Many workers and businesses would already be in the cloud whether they realise it or not as they share photos and other media via social networks. However, many good platforms exist for workers to work collaboratively and store and share documents in real-time. These platforms, which work on all computing and mobile devices, also allow users to easily share data folders as quick links rather than clogging up email systems by sending attachments.

Useful storage platforms, many of which are free up to a point are:

Google Drive

Google Drive is a file synchronisation and storage service that works across all PC, Mac, iOS and Android devices. The platform encompasses productivity apps like Google Docs, Google Sheets and Gogle Slides to enable collaborative editing of documents. It offers users 15GB of free storage and also offers price planfor 100GB, 200GB, 2TV, 10TB, 20TB and 30TB

Dropbox

Dropbox is a cloud storage platform that describes itself as a modern workspace. The platform offers secure storage options ranging from 2TB for individuals and storage options starting at 5TB to unlimited for business users at prices ranging from €10 to €15 per month.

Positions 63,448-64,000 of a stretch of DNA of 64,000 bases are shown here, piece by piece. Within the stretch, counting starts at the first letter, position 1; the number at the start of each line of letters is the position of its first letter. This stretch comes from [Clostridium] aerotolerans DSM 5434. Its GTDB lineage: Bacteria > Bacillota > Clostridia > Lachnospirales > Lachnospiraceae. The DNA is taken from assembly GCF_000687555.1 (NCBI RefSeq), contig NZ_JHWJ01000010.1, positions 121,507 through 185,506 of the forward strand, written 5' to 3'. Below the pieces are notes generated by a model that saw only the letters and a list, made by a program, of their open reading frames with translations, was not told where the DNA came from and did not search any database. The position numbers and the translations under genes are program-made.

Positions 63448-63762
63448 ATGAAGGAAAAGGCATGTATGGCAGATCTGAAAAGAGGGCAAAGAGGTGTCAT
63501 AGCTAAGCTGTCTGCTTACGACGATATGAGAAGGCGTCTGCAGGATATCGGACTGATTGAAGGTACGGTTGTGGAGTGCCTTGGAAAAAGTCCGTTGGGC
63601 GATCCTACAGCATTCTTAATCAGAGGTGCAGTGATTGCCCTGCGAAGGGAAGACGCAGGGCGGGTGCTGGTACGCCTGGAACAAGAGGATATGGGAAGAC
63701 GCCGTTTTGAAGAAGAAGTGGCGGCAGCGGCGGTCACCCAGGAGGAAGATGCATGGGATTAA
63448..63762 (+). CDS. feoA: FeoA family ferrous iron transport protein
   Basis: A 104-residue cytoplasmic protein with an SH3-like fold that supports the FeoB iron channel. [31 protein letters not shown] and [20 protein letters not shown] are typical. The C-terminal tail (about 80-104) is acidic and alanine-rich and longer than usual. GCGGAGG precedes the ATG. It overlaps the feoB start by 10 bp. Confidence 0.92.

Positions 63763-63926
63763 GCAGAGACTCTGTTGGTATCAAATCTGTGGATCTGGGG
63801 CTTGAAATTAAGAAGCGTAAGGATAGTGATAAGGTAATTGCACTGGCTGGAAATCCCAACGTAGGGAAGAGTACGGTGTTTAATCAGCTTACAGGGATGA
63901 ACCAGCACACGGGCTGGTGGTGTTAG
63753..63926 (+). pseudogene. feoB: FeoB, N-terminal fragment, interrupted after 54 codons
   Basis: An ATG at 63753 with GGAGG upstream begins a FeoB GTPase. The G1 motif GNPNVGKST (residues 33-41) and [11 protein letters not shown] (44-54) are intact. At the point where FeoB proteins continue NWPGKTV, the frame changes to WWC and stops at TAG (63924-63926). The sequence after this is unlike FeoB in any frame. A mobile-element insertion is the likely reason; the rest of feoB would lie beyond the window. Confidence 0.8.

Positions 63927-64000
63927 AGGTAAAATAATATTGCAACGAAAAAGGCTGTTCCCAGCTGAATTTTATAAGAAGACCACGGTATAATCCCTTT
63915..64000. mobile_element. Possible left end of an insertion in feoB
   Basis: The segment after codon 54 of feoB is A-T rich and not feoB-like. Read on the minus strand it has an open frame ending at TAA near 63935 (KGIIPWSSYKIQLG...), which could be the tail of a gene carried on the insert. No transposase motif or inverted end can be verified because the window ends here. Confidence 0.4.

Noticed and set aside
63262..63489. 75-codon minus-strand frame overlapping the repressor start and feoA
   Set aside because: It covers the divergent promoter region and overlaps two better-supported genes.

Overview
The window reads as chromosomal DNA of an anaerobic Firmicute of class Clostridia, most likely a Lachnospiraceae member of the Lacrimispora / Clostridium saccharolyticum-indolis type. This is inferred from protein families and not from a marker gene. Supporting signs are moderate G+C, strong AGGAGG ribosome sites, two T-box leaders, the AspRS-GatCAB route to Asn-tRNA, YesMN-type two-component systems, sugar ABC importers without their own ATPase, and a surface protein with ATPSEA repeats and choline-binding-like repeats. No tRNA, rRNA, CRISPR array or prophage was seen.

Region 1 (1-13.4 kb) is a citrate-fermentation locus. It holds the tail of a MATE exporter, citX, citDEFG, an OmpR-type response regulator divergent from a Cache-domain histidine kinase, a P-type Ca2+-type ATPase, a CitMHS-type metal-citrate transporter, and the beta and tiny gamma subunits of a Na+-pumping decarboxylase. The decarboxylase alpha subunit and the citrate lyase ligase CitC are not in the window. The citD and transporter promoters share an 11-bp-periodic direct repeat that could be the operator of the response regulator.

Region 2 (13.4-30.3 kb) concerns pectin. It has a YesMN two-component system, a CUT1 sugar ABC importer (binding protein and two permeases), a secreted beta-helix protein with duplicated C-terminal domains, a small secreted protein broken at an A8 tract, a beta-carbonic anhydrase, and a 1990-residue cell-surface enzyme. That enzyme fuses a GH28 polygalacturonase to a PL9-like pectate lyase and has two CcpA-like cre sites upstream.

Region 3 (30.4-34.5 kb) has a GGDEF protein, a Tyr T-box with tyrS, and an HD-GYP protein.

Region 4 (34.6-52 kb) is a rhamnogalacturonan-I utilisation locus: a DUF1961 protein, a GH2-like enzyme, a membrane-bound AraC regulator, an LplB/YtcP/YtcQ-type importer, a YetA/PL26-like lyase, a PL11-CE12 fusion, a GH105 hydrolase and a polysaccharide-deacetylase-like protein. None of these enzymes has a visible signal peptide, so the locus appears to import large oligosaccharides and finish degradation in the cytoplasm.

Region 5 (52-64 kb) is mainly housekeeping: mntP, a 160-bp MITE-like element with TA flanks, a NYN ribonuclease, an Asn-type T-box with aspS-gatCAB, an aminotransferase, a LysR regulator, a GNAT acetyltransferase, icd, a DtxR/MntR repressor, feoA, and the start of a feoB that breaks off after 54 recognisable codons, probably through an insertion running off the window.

Microsoft OneDrive

Microsoft OneDrive allows users to store up to 5GB worth of data for free, moving to €2 per month for 100GB of storage €7 per month for 1TB (terabyte) of storage in conjunction with Office 365 Personal and €10 per month for a home package with 1TB each for six people. For businesses OneDrive for Business costs between €4.20 per user and €10.50 per user depending on what Office apps (Outlook, Word, PowerPoint, Excel, etc) and services (Exchange, OneDrive, SharePoint, etc).